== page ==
Transition Culture

An Evolving Exploration into the Head, Heart and Hands of Energy Descent

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I no longer blog on this site. You can now find me, my general blogs, and the work I am doing researching my forthcoming book on imagination, on my new blog.

23 Nov 2010

New Report: ‘So what does Transition Town Totnes actually do?’

Transition Town Totnes has been running now for just over 4 years, and recently a group of us sat down to try and capture what has actually been achieved by the process.  It has been a very illuminating process, one that is very useful to do in terms of being able to get a sense of what has actually been achieved on the ground (I highly recommend it).  The name of the report, ‘So, what does Transition Town Totnes actually do?‘, comes from the question often asked by visitors to the town who come to see a Transition town, wander round the High Street and wonder why there are still cars and not windmills everywhere.   This report is designed to explain all that is going on below the surface (as well as on top of it…).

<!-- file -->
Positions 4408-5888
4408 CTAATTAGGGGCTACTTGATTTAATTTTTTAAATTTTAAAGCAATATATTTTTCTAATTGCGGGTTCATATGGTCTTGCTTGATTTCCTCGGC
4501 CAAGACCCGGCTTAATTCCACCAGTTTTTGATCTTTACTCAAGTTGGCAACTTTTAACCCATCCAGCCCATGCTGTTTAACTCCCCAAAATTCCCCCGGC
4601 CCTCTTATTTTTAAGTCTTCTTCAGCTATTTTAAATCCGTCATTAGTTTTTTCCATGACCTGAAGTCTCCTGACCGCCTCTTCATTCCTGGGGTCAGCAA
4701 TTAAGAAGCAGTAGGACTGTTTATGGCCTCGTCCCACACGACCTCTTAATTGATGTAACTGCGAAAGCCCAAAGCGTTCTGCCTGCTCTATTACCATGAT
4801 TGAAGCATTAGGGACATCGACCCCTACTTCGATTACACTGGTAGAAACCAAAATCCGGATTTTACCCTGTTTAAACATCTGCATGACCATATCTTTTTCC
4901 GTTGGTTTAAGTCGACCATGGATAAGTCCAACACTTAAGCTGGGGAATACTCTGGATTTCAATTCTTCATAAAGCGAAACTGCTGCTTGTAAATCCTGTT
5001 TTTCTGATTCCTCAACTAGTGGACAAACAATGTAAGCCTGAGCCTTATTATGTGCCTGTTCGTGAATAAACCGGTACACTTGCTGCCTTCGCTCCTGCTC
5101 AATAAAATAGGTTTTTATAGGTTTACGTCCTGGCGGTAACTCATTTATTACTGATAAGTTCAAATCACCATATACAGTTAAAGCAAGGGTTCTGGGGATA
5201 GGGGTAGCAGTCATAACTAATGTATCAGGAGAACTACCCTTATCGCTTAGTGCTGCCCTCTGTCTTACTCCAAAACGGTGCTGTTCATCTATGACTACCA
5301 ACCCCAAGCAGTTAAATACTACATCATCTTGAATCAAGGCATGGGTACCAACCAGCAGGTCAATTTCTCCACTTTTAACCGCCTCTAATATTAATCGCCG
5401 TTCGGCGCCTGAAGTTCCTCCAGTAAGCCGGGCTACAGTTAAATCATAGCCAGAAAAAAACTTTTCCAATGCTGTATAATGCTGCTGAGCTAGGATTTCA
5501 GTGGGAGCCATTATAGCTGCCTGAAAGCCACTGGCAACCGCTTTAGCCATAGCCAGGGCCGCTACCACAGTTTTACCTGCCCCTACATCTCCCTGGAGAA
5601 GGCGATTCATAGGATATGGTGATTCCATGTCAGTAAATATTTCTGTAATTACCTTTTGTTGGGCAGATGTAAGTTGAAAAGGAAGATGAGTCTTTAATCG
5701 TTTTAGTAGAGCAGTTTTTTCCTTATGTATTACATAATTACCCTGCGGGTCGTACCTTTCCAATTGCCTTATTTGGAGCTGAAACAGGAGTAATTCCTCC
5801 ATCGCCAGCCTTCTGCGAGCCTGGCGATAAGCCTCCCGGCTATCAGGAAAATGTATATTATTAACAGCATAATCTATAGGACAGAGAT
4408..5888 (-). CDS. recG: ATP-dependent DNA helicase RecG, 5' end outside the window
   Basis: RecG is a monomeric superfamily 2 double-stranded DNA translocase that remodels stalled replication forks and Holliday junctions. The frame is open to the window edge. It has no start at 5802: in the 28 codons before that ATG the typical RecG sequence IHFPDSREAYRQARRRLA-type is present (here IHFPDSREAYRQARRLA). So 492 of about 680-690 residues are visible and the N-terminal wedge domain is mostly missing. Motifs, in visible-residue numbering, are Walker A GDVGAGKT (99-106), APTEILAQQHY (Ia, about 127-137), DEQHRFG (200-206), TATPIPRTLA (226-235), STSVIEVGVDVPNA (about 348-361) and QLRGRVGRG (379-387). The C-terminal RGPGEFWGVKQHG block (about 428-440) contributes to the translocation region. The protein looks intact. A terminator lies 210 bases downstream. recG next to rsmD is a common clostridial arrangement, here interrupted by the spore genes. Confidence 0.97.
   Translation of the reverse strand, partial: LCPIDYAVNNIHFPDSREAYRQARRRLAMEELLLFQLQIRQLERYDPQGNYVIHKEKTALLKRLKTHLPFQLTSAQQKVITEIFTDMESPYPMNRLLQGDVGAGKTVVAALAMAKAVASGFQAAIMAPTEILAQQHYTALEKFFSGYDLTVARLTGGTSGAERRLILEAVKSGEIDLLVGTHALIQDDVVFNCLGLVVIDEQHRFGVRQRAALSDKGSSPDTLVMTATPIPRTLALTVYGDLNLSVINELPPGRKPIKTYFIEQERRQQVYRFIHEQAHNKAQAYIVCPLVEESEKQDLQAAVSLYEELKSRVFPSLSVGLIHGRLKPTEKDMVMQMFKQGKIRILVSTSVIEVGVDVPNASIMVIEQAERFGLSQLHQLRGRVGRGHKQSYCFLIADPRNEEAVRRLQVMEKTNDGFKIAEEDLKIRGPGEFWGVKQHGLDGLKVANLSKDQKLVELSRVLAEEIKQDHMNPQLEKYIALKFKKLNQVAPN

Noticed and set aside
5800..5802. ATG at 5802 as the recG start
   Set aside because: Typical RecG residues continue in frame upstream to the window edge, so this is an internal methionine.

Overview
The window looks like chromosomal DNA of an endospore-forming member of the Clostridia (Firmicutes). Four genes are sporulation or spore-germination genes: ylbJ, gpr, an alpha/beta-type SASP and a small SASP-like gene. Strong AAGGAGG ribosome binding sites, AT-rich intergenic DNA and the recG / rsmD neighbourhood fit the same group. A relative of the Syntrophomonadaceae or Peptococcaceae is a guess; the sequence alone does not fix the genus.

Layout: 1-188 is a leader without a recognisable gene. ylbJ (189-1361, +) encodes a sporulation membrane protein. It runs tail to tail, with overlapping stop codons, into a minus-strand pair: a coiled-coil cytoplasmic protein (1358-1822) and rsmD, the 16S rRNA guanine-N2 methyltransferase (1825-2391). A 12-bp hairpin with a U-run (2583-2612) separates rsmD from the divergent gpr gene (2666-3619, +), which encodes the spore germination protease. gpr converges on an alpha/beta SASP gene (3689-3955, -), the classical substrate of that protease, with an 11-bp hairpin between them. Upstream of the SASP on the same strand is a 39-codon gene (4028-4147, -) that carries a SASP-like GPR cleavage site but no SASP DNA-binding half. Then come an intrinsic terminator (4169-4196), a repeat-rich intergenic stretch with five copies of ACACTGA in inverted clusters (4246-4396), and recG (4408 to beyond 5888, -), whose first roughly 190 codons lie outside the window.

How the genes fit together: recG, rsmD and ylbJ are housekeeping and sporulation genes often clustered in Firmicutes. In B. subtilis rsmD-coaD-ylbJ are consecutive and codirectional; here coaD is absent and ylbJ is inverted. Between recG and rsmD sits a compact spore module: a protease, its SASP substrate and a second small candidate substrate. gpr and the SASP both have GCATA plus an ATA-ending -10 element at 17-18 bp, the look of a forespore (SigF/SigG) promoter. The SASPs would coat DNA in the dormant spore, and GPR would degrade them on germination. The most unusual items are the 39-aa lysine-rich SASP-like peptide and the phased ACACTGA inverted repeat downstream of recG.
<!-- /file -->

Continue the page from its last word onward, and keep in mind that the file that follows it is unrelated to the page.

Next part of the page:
Copies of the report were distributed to the Town Council and last week I attended a meeting where I gave a brief presentation about it, following which the Councillors talked about how proud they were of TTT, and then unanimously passed a resolution supporting our work (here is a report from the local press).  The resultant report can be downloaded here (it’s a big file, about 5.5MB).  As TTT is a community organisation with no core funding, we are offering this report for free, but we hope that having read it you might feel inspired to make a donation to support our vital work:

My favourite bit of the report, the Executive Summary, sets out in numbers the impacts of TTT thus far: